The Court then rejected the Government's contention that the error of using the residual clause was harmless because it was not a structural error.[2] See id. at 190. The Court then stated that it need not rest on its structural error determination because, even on harmless error review, the error was not harmless. See id. This conclusion rested on the Court's determination, which is at the heart of the pending appeal, that neither of Villanueva's assault convictions qualified as ACCA predicates because neither was a "violent felony" for lack of a required element of the use of physical force. See id. at 191-98.

         On June 14, 2016, the Court resentenced Villanueva. First, the Court recalculated his Sentencing Guidelines range to be 63-78 months.[3] Then, recognizing that Villanueva had served more than the ten-year maximum term for a violation of subsection 922(g)(1) without an ACCA enhancement, the Court resentenced him to time served and placed him on supervised release. A second amended judgment was entered the same day.

         The Government seeks review of the District Court's June 10 ruling, made reviewable by entry of the second amended judgment on June 14.

         Discussion

         The Government contends that each of Villanueva's two assault convictions was a "violent felony" within the meaning of the elements clause of ACCA, 18 U.S.C. § 924(e)(2)(B)(i). Villanueva contends that neither assault conviction was a "violent felony."

         The elements clause defines a "violent felony," required for enhanced punishment, to include a crime that "has as an element the use, attempted use, or threatened use of physical force against the person of another." Id. The Supreme Court has stated that, for purposes of the elements clause, "the phrase 'physical force' means violent force--that is, force capable of causing physical pain or injury to another person." (Curtis) Johnson v. United States, 559 U.S. 133, 140 (2010) (emphasis in original).[4] So the issue on this appeal is whether either of the statutes defining Villanueva's two assault offenses includes, as an element, the use of violent force. We confine our consideration to the first degree assault conviction under Conn. Gen. Stat. § 53a-59(a)(1).

          The Connecticut first degree assault provision has two subdivisions. The first states:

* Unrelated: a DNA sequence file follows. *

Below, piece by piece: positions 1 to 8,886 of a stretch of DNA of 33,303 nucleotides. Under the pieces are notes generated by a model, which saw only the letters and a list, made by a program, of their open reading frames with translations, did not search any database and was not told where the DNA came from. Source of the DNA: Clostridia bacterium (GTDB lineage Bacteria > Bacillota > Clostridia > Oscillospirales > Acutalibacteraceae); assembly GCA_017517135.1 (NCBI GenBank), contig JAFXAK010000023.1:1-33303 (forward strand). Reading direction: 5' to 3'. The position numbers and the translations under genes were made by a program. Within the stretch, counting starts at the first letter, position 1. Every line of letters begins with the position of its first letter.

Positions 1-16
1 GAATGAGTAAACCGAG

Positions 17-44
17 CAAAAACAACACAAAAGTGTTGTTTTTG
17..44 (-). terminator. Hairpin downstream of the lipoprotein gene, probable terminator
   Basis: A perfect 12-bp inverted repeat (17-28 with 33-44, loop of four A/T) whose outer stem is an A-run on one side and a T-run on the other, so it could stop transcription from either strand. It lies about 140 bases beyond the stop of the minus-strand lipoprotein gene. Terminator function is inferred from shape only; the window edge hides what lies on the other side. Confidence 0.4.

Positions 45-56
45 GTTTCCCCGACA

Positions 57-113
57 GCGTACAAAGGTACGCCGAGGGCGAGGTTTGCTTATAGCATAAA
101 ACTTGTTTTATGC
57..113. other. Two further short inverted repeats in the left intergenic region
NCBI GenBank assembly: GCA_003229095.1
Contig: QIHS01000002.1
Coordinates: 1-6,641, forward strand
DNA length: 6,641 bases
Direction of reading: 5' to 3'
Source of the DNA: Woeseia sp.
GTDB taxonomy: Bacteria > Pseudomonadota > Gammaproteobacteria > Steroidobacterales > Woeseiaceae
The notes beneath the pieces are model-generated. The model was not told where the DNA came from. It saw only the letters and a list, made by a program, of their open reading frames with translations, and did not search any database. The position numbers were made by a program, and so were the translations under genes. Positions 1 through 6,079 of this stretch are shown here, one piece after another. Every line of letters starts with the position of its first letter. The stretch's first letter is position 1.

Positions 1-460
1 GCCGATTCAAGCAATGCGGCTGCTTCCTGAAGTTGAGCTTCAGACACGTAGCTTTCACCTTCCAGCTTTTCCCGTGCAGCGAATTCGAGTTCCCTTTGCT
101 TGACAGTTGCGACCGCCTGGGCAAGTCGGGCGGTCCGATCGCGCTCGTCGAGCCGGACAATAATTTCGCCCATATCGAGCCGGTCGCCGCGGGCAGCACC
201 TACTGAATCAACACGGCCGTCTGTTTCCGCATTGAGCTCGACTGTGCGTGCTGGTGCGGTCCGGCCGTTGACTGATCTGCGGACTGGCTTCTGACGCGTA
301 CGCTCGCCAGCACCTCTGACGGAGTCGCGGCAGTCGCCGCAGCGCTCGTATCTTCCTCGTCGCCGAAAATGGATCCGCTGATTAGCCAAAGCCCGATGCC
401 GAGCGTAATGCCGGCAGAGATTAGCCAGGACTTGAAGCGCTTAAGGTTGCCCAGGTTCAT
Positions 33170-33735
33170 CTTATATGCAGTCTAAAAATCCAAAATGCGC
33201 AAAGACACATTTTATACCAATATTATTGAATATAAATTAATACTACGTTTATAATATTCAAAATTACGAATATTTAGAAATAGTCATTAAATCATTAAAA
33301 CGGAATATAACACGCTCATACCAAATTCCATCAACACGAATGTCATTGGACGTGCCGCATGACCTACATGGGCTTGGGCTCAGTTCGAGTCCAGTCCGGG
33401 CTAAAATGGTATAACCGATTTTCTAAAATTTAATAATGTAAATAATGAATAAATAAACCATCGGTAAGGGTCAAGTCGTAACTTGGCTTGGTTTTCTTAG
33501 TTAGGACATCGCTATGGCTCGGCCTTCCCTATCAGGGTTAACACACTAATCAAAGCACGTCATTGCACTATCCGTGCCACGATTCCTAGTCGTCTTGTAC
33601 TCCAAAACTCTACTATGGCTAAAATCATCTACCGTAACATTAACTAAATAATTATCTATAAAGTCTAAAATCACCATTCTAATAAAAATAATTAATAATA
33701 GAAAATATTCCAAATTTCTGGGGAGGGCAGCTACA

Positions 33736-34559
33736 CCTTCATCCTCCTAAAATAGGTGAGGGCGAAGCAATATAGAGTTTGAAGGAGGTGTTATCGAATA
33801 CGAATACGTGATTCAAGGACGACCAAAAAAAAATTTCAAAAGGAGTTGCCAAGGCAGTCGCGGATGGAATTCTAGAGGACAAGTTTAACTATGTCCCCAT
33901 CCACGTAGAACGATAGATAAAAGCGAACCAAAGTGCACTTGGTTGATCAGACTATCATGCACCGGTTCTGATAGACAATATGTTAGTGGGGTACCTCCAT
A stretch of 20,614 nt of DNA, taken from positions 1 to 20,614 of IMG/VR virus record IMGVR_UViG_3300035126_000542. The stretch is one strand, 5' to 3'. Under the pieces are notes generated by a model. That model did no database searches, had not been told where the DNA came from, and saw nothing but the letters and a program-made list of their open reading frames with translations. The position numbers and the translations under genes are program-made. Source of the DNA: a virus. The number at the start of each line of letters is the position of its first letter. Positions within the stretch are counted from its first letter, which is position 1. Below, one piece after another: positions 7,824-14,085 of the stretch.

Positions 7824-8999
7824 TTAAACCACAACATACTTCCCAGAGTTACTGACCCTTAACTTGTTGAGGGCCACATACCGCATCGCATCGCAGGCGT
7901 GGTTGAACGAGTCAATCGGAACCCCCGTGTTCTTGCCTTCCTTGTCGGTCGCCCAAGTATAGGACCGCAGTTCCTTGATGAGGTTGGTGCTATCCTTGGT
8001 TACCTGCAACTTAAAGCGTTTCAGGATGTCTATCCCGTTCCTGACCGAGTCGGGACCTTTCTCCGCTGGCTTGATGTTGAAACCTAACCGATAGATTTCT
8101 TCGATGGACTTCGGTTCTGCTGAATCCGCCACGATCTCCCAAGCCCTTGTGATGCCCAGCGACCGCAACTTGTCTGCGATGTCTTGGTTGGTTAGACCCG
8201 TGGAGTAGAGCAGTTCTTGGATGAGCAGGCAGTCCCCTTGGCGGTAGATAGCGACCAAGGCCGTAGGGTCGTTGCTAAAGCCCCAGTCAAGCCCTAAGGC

A person is guilty of assault in the first degree when: (1) With intent to cause serious physical injury to another person, he causes such injury to such person or to a third person by means of a deadly weapon or a dangerous instrument.

Conn. Gen. Stat. § 53a-59(a)(1).

         Two definition provisions are relevant to our inquiry:

"Serious physical injury" means physical injury which creates a substantial risk of death, or which causes serious disfigurement, serious impairment of health or serious loss or impairment of the function of any bodily organ.

Conn. Gen. Stat. § 53a-3(4).

"Dangerous instrument" means any instrument, article or substance which, under the circumstances in which it is used or attempted or threatened to be used, is capable of causing death or serious physical injury . . . ."

Conn. Gen. Stat. § 53a-3(7).

         The Supreme Court has instructed that in determining whether a state criminal statute qualifies as an ACCA predicate offense, courts are to use the so-called "categorical approach," and, when the state statute has subdivisions, courts are to use the so-called "modified categorical approach." See Descamps v. United States, 133 S.Ct. 2276, 2281 (2013). Under these approaches, "courts identify the minimum criminal conduct necessary for conviction under a particular statute" and "look only to the statutory definitions-i.e., the elements-of [the] . . . offense[], and not to the particular [underlying] facts." United ...